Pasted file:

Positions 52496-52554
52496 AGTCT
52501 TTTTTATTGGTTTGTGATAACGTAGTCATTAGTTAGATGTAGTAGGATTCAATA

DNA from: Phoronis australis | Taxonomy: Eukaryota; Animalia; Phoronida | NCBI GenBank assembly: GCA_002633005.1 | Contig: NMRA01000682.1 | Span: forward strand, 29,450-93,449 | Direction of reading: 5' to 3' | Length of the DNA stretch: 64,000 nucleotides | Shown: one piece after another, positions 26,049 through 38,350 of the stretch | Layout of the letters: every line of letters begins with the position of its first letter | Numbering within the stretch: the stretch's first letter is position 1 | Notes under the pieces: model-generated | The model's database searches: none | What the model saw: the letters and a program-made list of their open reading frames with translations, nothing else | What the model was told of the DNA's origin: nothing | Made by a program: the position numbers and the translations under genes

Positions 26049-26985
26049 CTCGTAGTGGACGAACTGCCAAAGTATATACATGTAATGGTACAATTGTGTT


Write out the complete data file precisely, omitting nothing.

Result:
Positions 52496-52554
52496 AGTCT
52501 TTTTTATTGGTTTGTGATAACGTAGTCATTAGTTAGATGTAGTAGGATTCAATA

DNA from: Phoronis australis | Taxonomy: Eukaryota; Animalia; Phoronida | NCBI GenBank assembly: GCA_002633005.1 | Contig: NMRA01000682.1 | Span: forward strand, 29,450-93,449 | Direction of reading: 5' to 3' | Length of the DNA stretch: 64,000 nucleotides | Shown: one piece after another, positions 26,049 through 38,350 of the stretch | Layout of the letters: every line of letters begins with the position of its first letter | Numbering within the stretch: the stretch's first letter is position 1 | Notes under the pieces: model-generated | The model's database searches: none | What the model saw: the letters and a program-made list of their open reading frames with translations, nothing else | What the model was told of the DNA's origin: nothing | Made by a program: the position numbers and the translations under genes

Positions 26049-26985
26049 CTCGTAGTGGACGAACTGCCAAAGTATATACATGTAATGGTACAATTGTGTT